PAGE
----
This isn’t just ordinary capitalism where the value of what workers produce is inherently greater than their compensation, this is outright theft, the kind of thing Donald Trump and his Trump Organization are infamous for.
Even if Jacobin did not have a $1 million yearly revenue stream and could legitimately and truthfully plead poverty, they still have no excuse not to pay Tribune staff given that Sunkara successfully raised $100,000 for his socialism movie through crowdfunding.
Why not crowdfund $100,000 to pay Mike Parker, Ian Hernon, and George Osgerby if money was the barrier to paying them their earnings? Or is this really just a case of rapacious greed by both Oysten and Sunkara?
The sordid picture of Bhaskar Sunkara, Jacobin, and Tribune that emerges from all this is familiar to anyone acquainted with Karl Marx’s Capital: capitalist engages in immoral (possibly illegal) business practices to extract maximum surplus from labor not to enrich themselves but reinvest those ill-gotten gains back into means of production so there can be another round of surplus-extraction. In this case, Jacobin‘s M-C-M’ circuit involved buying up distressed assets (the Tribune) and destroying the careers and livelihoods of veteran journalists who are approaching retirement age.
All in a day’s work for Bhaskar Sunkara, the Jeff Bezos of American socialism.
*Megan Erickson, not to be confused with Aaron’s Furniture heiress Meagan Day.
Post-Script 10/4/18: Fired Tribune staffers have independently corroborated the central charge — Sunkara lied.
Very interesting post! I wasn’t aware of any of this. It also provides a little insight into the deplorable condition of print publications generally, but left publications specifically.
I wish there were more radical periodicals, or periodicals that contextualize current events through a radical or anti-capitalist lens. At least there’s still the Monthly Review.
(As an aside, I appreciate the use of links. I feel I was able to get all the proper context from links within the article, rather than external searching. It may take a few seconds more for the author, but this is very helpful to the reader. I wish more authors would use the Internet in this way–integrating as much data as possible.)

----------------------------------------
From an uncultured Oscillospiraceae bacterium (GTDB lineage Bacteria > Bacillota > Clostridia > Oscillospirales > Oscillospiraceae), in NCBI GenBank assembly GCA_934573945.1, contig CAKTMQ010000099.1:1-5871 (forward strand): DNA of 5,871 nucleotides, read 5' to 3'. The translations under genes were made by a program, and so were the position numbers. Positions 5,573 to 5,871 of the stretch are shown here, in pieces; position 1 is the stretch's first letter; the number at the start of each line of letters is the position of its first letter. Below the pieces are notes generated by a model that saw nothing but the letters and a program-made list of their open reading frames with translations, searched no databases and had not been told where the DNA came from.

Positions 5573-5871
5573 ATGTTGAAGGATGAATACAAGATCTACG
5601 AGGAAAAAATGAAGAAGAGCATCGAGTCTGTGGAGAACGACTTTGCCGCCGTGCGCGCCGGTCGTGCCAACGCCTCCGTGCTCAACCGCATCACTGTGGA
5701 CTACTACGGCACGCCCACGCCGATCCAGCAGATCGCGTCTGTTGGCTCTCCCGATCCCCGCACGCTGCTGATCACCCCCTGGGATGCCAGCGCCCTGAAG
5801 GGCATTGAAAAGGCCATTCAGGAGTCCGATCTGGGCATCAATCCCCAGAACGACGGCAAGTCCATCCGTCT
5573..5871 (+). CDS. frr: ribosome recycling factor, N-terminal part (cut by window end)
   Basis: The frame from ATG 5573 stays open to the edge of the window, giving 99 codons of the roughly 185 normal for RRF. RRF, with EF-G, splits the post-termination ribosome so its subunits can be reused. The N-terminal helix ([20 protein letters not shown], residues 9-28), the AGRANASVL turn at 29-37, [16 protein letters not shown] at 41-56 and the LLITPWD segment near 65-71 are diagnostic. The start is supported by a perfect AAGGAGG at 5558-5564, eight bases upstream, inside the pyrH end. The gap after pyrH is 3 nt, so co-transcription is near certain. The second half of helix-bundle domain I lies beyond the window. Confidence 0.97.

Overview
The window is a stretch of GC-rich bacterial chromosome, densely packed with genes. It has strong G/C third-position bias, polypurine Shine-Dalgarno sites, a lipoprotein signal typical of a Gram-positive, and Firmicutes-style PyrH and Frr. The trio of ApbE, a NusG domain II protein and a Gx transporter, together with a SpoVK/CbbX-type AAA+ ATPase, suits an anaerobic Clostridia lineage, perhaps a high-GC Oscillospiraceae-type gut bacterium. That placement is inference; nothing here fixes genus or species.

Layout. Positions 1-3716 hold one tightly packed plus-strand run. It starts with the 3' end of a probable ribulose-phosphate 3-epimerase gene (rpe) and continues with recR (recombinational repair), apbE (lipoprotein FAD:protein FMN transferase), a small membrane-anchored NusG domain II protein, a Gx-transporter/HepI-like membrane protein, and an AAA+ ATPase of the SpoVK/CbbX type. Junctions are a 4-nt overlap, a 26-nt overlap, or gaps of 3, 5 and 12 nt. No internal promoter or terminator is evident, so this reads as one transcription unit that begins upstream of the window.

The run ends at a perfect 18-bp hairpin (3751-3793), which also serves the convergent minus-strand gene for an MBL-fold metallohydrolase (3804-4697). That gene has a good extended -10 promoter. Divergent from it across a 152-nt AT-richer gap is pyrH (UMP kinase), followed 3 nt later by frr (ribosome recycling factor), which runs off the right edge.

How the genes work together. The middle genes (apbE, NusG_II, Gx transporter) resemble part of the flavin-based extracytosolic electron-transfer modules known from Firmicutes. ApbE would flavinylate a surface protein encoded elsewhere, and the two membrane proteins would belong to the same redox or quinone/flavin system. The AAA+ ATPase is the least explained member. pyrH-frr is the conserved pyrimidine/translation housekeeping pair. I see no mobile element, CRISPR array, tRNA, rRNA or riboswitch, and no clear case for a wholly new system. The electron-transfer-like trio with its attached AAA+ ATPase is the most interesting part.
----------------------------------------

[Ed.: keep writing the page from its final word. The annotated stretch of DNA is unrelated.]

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For the sake of comparison, In These Times has almost twice as many subscribers than Jacobin and they have been around for 30 or 40 years or so. Mainstream newspapers have fallen on hard times because ad revenues and print readerships have collapsed now that so many people are getting their news online, but niche publications catering to a more narrow audience have not faced the same steep drop-off in either readership or revenue.
The real problem Jacobin has is that a lot of people who subscribe don’t renew at the end of year one (like the other person commenting in this thread); maybe even a majority of subscribers fall into this category.
Glad you appreciate the hyperlinks — I strongly believe in providing sources so people can look at the evidence themselves and draw their own conclusions. 🙂
I am fond of Nathan Robinson’s Current Affairs. I recommend checking that out if you haven’t already.
Could you give some examples of bad Jacobin articles? I haven’t recalled them to be that bad, but I haven’t read any in a while and I only ever read a couple articles here and there.
Apparently this article on Brazil and the Workers’ Party is atrocious. I did a short take-down of this piece on Haiti. Up until late 2016 they published pro-Assad conspiracy theories. The stuff they write about Russian interference in the 2016 election is universally pretty bad.
Quite a lot to choose from.